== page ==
Student Led Protests Highlight Climate Change

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Student Led Protests Highlight Climate Change

Young demonstrators hold placards as they attend a climate change protest organised by

Young demonstrators hold placards as they attend a climate change protest organised by "Youth Strike 4 Climate", opposite the Houses of Parliament in central London on February 15, 2019. - Hundreds of young people took to the streets to demonstrate Friday, with some of them having gone on strike from school, as part of a global youth action over climate change. (Photo by Ben STANSALL / AFP) (Photo credit should read BEN STANSALL/AFP/Getty Images)

AFP/Getty Images

Young demonstrators hold placards as they attend a climate change protest organised by "Youth Strike 4 Climate", opposite the Houses of Parliament in central London on February 15, 2019. - Hundreds of young people took to the streets to demonstrate Friday, with some of them having gone on strike from school, as part of a global youth action over climate change. (Photo by Ben STANSALL / AFP) (Photo credit should read BEN STANSALL/AFP/Getty Images)

AFP/Getty Images

AFP/Getty Images

Young demonstrators hold placards as they attend a climate change protest organised by "Youth Strike 4 Climate", opposite the Houses of Parliament in central London on February 15, 2019. - Hundreds of young people took to the streets to demonstrate Friday, with some of them having gone on strike from school, as part of a global youth action over climate change. (Photo by Ben STANSALL / AFP) (Photo credit should read BEN STANSALL/AFP/Getty Images)

Emerson Marquez, Opinions Editor

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Students in more than 100 countries skipped school on March 15 to protest against the inaction by world leaders on the issue of climate change.

The protests started last summer in Sweden when 16-year-old Greta Thunberg started to camp outside the Swedish parliament. She accused the Swedish lawmakers of not taking enough action against climate change. She held a sign saying “Skolstrejk för klimatet” (School strike for the climate). This one woman’s protest sparked one of the largest ongoing protests against climate change. Students from around the globe have been skipping school every Friday to protest the inaction on climate change.

Photo Courtsy: The Guardian – Greta Thunberg protesting outside the Swedish parliament in Stockholm, August 2018

The largest protests so far were on March 15 when tens of thousands of students around the world rallied at their local schools or town halls. In the United States, there were strikes in more than 100 cities, including Los Angeles where students across the county gathered at city hall to demand swift action against climate change. Protests were held in countries ranging from India, to the United Kingdom. In Berlin, students chanted,”We are here, we are loud, because you are stealing our future.”

In Washington D.C., students took part in a 11 minute silence: one minute for each year we have left before things become disastrous based on a UN report. According to this report, if human-generated greenhouse gas emissions continue at the current rate, the planet will reach a temperature that is 1.5 degrees Celsius above pre-industrial levels.would put the planet at a greater risk of events like extreme drought, wildfires, floods, and food shortages for hundreds of millions of people.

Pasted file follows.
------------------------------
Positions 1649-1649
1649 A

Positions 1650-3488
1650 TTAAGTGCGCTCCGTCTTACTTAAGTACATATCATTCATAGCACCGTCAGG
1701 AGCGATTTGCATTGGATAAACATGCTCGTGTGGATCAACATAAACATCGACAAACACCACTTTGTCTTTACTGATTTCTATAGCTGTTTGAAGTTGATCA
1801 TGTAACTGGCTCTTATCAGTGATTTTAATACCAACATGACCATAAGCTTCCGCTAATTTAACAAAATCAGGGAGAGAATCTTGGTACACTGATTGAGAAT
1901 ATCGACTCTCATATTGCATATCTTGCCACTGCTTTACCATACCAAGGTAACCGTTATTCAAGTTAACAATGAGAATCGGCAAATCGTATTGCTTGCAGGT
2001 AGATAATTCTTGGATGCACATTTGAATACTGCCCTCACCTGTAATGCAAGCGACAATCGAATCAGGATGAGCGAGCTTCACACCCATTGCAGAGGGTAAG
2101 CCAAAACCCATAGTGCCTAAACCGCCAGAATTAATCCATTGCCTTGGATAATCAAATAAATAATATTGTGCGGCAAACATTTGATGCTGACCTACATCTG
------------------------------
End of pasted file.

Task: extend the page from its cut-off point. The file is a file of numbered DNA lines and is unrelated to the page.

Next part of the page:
Photograph: Nic Bothma. In Cape Town, South Africa a student holds up a sign reading “our planet is dying stop lying”

After the protests took place Greta Thunberg was nominated for a Nobel Peace prize by three Norwegian law makers. Thunberg spoke at a rally in Sweden saying that climate change is an “existential crisis” that’s been “ignored for decades by those that have known about it.” One of the US protest organizers, Haven Coleman, told Vice,“I’m not going to leave my future in the hands of people who aren’t doing anything. We’re already seeing the effects [of climate change], you can see it everywhere. You might even see it in your backyard… We’re just trying to survive.”

Some of the officials from countries that protests have taken place in have expressed concerns that students are wasting valuable class time or increasing teachers workloads by not attending school. The Prime Minister of the UK, Teresa May expressed these concerns when she said student absence, “increases teachers’ workloads and wastes lesson time.” Greta Thunberg responded to her comments on Twitter when she tweeted, “British PM says that the children on school strike are “wasting lesson time.” That may well be the case. But then again, political leaders have wasted 30 years of inaction. And that is slightly worse.”

Photo Courtesy: The Guardian. The sign reads,”The climate is more hopeless than my high school graduation”

According to the Youth Climate Strike, these are their demands:

  • A national embrace of the Green New Deal.
  • An end to fossil fuel infrastructure projects. a national emergency declaration on climate change.
  • Mandatory education on climate change and its effects from K-8.
  • A clean water supply.
  • Preservation of public lands and wildlife.
  • All government decisions to be tied to scientific research.

According to the Youth Climate Strike website another strike is scheduled for May 3.